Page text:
One of the main benefits of agile approaches to project management is that they don’t require the customer to finalize all of their requirements at the very beginning of the project which is very useful in cases where the customer only has a conceptual understanding of the scope. So long as the customer or product owner has a good idea as to what the desired outcomes are, through the process of regular production of usable deliverables and the progressive refinement and reprioritization of requirements, the customer’s true needs will be elicited and satisfied.
The following image provides a visual representation of this approach:
Unfortunately, providing a customer with the flexibility to frequently refine scope could also result in the following illustrated scenario in which the set of requirements never seems to get distilled:
While the previous image is clearly a dramatization, what are some techniques to reduce the likelihood of scope never getting finalized?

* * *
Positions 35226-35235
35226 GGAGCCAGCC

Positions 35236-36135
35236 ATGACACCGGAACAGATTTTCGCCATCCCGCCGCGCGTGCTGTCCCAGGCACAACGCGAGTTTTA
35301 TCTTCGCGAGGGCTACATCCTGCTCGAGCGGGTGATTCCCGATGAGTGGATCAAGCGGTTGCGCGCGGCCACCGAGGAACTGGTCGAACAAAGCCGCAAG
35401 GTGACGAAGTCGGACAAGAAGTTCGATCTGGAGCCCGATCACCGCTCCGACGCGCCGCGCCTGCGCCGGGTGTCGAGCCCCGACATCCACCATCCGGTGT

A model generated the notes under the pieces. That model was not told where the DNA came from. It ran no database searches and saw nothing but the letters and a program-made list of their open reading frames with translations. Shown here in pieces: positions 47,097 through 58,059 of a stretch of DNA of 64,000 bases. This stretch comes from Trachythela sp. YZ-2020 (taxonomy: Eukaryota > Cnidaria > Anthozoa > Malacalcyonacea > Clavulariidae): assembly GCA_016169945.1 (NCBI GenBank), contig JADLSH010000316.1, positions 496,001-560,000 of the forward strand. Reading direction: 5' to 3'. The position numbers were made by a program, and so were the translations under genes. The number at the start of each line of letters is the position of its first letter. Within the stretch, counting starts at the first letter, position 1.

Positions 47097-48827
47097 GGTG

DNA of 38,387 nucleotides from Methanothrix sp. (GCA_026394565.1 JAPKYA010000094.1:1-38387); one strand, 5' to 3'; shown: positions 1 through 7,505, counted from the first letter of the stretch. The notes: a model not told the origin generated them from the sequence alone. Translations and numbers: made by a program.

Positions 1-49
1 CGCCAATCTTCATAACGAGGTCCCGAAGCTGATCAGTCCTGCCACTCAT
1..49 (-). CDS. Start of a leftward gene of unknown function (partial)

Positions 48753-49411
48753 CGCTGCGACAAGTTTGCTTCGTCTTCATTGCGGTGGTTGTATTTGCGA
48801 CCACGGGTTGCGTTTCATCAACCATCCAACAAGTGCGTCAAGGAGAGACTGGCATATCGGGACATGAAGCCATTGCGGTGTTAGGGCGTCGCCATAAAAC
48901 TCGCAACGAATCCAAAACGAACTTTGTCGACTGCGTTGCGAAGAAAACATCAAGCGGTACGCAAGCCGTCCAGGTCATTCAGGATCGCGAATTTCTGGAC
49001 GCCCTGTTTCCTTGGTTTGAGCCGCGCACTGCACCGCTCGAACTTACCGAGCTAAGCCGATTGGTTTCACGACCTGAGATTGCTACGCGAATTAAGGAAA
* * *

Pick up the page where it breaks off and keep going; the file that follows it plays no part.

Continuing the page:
- Make sure there is a clear definition on the expected outcomes forthe project – keeping a distant landmark in sight means that even if you take a random walk or stray off course on occasion, you know where you’ll need to eventually end up.
- Track the number of user stories or work items added or significantly modified per iteration – while one expects there to be an increase in these through early iterations, if you are not seeing the volume decrease over time, this is a clear sign of scope thrashing and should be raised with the customer and project sponsor.
- Make sure the customer is kept regularly apprised of time, funding and work items remaining. If there is no connection between work requested and effort or time remaining, there may be less impetus to make decisions, especially if your customer is a perfectionist!
- Release deliverables for use by staff frequently – so long as these deliverables remain within the project, there might be the perception that they are not “done” which would encourage further tinkering. Once they are actively being used by staff, it’s a lot harder to make changes without some reasonable justification.
Critics of agile will say that it encourages scope creep but I’d argue that is an implementation issue and not an agile principles issue – regardless of the approach taken to managing a project, a little bit of discipline will go a long way!